5. “Sing” – This one is an acoustic ballad, but the sound and chord structure are unlike your normal, run-of-the-mill punk-goes-acoustic tune. “Sing is actually a very sweet song about needing your other half to complete you and make you whole; about needing someone there fighting with you in your darkest hour and coming out “alright.”

6. “Superbad” – Another aggressive rock track. Big, drum driven song that features a pretty heavy guitar riff. Lyrically, “Superbad” is the most outwardly honest song; it actually addresses the aforementioned turmoil (jail, rehab, Scott’s house burning down) head on and focuses on fighting through all of that crap.

7. “Let You Go” – Follows the formula of most of the rest of the album. Standard, aggressive rock fare, though lyrically the song comes off as the album’s most introspective and honest in its approach to matters of the heart. The swagger and bombast of many of the other rockers is gone, in favor of lyrics that claim that “it might be better if we weren’t forever…cuz forever is a long time.” Other particularly poignant lines: “I want you if you promise not to be a thorn in my side” and “I need you but don’t think that I’ll never leave you.”

8. “Chicken” – features seminal Oakland rapper Del The Funkee Homosapien (of “Mistadobalina” fame). Conceived over a bucket of Roscoes Chicken & Waffles, “Chicken” is a guitar driven, agro-rock style party song. Not the most lyrically “deep,” but it serves as more of a rallying cry.

9. “On My Own” – melodic, a little more “mid-tempo.” Lyrics about being in that unfortunate place that many relationships get to…”walked away 1000 times since yesterday…keep on running but been around so long that we’ve got nothing to say.” This is one for the ladies, methinks. Catchy, repetitious chorus.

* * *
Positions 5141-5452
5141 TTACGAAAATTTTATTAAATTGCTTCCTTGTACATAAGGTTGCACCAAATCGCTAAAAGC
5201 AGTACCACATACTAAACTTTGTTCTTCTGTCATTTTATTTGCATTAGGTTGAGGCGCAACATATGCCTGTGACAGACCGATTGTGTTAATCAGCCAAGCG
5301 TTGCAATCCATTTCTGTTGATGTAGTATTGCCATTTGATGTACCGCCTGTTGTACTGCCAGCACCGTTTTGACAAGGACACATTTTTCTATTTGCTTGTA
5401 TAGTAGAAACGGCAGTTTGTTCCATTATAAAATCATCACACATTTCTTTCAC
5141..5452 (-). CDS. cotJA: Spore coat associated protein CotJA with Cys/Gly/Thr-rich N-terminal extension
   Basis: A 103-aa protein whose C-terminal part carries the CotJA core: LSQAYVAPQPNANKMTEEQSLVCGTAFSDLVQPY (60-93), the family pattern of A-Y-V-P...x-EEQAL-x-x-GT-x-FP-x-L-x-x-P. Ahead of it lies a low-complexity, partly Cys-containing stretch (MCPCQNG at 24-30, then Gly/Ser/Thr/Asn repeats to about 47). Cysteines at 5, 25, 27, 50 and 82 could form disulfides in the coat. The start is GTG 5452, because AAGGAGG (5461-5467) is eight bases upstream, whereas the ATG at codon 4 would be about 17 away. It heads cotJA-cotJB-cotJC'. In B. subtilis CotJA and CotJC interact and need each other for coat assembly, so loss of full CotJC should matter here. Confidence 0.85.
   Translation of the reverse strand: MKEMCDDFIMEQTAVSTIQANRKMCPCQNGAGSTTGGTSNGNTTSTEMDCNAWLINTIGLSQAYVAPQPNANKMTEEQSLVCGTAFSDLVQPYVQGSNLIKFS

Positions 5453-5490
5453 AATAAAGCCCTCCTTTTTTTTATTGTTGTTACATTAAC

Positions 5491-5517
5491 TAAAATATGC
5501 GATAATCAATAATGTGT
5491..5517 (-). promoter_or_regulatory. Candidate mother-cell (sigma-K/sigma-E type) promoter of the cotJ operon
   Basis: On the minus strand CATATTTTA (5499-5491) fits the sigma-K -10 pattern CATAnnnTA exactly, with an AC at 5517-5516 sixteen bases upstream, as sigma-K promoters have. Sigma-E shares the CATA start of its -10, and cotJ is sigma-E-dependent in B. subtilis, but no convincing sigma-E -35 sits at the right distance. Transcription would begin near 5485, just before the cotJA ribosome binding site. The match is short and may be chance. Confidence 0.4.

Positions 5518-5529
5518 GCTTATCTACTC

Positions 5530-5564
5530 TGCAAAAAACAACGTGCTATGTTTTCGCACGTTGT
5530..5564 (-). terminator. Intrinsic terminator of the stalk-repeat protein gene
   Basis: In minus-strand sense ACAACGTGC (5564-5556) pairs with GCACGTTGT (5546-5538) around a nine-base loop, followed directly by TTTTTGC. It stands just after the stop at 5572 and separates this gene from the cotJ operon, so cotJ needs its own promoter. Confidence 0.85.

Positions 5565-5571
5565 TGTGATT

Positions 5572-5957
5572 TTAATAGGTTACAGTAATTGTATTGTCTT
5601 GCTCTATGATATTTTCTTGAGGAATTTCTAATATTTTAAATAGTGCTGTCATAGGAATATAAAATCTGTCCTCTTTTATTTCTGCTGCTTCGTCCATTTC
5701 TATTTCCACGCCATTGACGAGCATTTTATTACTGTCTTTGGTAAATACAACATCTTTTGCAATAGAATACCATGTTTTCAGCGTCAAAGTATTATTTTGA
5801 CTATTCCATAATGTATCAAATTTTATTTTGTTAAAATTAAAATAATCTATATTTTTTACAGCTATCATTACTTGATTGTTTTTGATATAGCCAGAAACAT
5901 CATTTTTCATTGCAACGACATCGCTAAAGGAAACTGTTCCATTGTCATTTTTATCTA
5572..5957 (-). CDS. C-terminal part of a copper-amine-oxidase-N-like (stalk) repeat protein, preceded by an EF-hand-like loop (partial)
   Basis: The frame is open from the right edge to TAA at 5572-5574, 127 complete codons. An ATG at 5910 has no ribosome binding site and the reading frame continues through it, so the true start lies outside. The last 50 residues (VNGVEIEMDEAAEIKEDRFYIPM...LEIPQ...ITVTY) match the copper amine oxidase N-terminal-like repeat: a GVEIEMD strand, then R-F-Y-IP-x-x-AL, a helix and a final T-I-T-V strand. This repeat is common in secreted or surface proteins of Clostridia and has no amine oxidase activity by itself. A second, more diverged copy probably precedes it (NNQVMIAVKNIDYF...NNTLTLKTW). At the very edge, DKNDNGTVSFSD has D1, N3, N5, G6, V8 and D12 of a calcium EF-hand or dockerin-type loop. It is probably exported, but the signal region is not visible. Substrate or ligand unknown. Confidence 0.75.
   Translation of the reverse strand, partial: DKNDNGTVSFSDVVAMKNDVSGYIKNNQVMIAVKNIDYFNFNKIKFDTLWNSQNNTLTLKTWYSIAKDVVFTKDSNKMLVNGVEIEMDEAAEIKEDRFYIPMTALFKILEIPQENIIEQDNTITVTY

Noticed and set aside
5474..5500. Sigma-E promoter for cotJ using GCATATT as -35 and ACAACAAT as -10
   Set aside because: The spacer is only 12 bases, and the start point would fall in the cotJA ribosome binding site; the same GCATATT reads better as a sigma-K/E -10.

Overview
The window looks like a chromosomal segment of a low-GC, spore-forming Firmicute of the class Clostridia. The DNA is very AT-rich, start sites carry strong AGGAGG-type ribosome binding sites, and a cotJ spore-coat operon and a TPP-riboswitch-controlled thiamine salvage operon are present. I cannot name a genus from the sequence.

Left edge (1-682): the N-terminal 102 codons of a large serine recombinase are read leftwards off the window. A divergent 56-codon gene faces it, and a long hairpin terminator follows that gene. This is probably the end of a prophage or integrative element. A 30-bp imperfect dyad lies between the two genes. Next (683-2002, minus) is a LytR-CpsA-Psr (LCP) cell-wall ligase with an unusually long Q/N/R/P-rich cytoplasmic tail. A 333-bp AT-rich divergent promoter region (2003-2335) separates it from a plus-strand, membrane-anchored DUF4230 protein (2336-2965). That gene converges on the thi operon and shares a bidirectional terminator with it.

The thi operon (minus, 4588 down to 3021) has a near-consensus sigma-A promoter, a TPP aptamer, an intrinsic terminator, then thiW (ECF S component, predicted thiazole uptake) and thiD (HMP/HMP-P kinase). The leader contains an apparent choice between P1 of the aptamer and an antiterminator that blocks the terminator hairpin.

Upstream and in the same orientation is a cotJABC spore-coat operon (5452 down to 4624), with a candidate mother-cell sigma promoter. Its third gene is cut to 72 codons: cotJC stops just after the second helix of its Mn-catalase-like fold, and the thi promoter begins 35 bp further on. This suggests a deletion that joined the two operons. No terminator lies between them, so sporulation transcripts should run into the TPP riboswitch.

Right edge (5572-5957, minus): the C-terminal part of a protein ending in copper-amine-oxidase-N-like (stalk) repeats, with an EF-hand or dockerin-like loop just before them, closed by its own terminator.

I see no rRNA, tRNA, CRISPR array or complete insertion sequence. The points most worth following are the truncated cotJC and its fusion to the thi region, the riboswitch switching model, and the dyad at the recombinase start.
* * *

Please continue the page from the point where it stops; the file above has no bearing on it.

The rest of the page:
10. “Love Love Love” – Another stripped down ballad, but I don’t dig the programmed drums. Sounds out of place, on the album, coming from UL, etc. My nana always told me that if you don’t have anything nice to say, don’t say anything at all. We’ll move on.

11. “Swan Song” – back on track. Guitar/drum driven. Also fits the recent UL formula. More of ‘Russo on Russo: “19 but I knew it all/ two bad tattoos and an attitude problem.” Agro-rock guitars again. This one will have fans of the band clamoring over what it hints to concerning the band’s future: “Can’t go on any longer…listen close my friends/ I may be moving on. Please think of me when I’m gone/ this is our swan song.”

I may be somewhat biased, because “Oz Factor” and UL’s self-titled album have never fallen out of my regular listening rotation. While not a traditional punk rock album by any stretch, “Swan” is not without its very high points and obvious punk inspiration. To make a long story somewhat short, if you jumped on to the Unwritten Law train around the time that “Elva” had “Seein’ Red” plastered over the airwaves, this album will be close to a “five star” album for you. If you’re from the “Blue Room” era, it may be closer to one star. I split the difference.

**The Album Reviews published on Dying Scene are written and submitted by fans of punk music, just like you. If you disagree with an album’s rating, feel free to voice your opinion and give it your own rating in the comments. If you’d like to submit your own review do it here.